Lost in Translation, Found in Depression
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Material below summarizes the article Loss of eIF4E Phosphorylation Engenders Depression-like Behaviors via Selective mRNA Translation, published on February 21, 2018, in JNeurosci and authored by Inês S. Amorim, Sonal Kedia, Stella Kouloulia, Konstanze Simbriger, Ilse Gantois, Seyed Mehdi Jafarnejad, Yupeng Li, Agniete Kampaite, Tine Pooters, Nicola Romanò, and Christos G. Gkogkas.
Protein synthesis, or mRNA translation, is a key step in the gene-expression pathway. Initiation of translation is the rate-limiting step in protein synthesis, where the majority of regulatory events occur.
Eukaryotic initiation factor 4E (eIF4E) binds to the five-prime cap structure of mRNA and regulates translation initiation by forming a multiprotein complex called eIF4F.
This multiprotein complex recruits the small ribosomal subunit to the five-prime cap of mRNA and has been extensively shown to regulate the translation of different subsets of mRNAs in different cell types without affecting global protein synthesis.
This series of regulatory events are defined as translational control and have been shown to be important in cancer, the immune system, synaptic plasticity, learning and memory, and neurodevelopmental disorders.
mRNA biogenesis, including transcription, splicing, and export to the cytoplasm, are time consuming. Thus, translational control of pre-existing mRNAs is advantageous, especially in neurons.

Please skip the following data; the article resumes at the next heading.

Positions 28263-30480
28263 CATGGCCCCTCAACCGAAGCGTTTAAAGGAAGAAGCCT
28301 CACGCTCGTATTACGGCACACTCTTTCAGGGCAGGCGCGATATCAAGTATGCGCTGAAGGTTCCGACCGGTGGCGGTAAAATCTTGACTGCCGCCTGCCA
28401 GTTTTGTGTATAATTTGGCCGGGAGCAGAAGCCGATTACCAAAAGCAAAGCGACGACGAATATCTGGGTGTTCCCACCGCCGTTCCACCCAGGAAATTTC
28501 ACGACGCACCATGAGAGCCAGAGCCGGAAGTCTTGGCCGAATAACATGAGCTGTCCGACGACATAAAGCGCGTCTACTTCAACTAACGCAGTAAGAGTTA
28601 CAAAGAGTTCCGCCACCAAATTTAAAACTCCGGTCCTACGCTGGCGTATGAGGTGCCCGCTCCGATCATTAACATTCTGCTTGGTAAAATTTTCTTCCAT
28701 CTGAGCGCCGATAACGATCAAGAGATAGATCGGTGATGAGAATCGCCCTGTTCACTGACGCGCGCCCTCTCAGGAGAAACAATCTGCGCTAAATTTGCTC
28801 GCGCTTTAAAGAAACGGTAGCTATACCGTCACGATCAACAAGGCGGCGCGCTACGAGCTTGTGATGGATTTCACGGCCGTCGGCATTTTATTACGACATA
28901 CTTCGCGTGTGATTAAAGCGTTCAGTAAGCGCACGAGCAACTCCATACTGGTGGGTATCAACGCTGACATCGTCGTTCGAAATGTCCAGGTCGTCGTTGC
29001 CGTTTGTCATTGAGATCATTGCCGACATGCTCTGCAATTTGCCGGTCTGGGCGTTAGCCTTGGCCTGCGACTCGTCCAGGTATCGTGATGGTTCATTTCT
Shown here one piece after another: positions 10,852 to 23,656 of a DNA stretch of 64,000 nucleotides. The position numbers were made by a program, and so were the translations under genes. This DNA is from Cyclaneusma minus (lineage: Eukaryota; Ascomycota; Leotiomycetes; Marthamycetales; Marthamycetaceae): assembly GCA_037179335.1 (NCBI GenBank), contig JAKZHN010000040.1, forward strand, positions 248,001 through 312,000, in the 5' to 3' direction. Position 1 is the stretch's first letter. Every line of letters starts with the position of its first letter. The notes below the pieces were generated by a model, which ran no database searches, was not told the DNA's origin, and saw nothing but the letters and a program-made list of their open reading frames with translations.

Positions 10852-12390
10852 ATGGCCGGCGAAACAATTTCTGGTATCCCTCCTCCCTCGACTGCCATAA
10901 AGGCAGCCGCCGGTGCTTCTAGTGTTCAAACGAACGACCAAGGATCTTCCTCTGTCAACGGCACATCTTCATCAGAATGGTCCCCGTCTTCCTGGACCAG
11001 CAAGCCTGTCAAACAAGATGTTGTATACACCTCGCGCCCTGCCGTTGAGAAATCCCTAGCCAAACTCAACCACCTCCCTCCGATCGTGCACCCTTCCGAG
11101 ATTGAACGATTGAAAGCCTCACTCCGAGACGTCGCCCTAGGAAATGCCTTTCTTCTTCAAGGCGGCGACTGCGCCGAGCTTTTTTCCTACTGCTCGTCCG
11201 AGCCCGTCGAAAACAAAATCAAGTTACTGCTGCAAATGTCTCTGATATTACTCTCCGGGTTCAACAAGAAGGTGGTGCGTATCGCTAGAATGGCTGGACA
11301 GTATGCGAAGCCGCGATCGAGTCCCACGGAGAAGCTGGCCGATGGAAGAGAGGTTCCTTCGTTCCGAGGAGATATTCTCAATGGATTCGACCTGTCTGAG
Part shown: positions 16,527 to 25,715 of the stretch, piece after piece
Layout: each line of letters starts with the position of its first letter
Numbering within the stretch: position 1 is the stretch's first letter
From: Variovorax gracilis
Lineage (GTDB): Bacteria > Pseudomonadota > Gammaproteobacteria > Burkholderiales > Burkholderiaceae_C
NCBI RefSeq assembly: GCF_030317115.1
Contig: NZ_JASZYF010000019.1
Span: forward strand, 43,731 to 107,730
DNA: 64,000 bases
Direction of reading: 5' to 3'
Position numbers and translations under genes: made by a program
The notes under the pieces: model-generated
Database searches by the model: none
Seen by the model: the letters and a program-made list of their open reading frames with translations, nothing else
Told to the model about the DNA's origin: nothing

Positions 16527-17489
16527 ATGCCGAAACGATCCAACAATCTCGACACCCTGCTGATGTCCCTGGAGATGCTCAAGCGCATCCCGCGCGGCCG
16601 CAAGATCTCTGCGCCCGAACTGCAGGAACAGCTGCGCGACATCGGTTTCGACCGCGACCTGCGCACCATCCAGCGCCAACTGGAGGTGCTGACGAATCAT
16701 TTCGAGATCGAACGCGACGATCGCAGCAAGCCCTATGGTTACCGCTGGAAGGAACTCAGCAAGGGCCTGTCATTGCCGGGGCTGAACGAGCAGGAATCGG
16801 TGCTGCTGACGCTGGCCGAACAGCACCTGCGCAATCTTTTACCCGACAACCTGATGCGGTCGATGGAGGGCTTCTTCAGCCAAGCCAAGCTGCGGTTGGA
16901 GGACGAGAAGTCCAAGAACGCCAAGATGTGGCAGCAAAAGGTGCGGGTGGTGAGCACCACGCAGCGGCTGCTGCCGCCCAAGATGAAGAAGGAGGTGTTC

Several signaling pathways regulate translation initiation by phosphorylating translation factors.
One pathway is the mitogen-activated protein kinase (MAPK) pathway. MAPK-interacting protein kinases (Mnk) 1 and 2 phosphorylate eIF4E on a specific amino-acid residue, serine 209 (Ser209), and thus promote translation of specific mRNAs.
In most systems, phosphorylation of eIF4E at Ser209 is a crucial endpoint of the complex MAPK cascade, and the major avenue by which MAPK regulates translation initiation.
MAPK/ERK activation in the rodent hippocampus is required for protein synthesis, synaptic function, and learning and memory. We predicted phosphorylation of eIF4E at Ser209 downstream of MAPK/ERK activation should also be required for learning and memory, by regulating protein synthesis.
Surprisingly, mutant mice in which Ser209 of eIF4E was replaced by alanine (eIF4E-Ser209Ala), which precludes phosphorylation, had intact memory and synaptic function in the hippocampus. This suggested downstream of MAPK, phosphorylation of eIF4E could have a yet unidentified function.
To identify the role of phospho-eIF4E in the neurons, we used the ribosome profiling technique in the eIF4E-Ser209Ala mouse brain. This technique measures genome-wide translation, by sequencing mRNA fragments protected by ribosomes.
By using the number of ribosomes associated with a given mRNA as a proxy for its translational efficiency, we can predict changes in protein expression. We discovered phosphorylation of eIF4E is required for the translation of mRNAs in the serotonin pathway, such as the serotonin uptake receptor (Slc6a4) and the enzyme tryptophan hydroxylase (Tph2).
We further showed a potential mechanism for this selective translation is via a sequence regulatory element present in the region of mRNA not translated into protein (three prime untranslated region). This regulatory element is called gamma interferon activated inhibitor of translation (GAIT) and was previously shown to be a “gatekeeper” of inflammatory gene expression.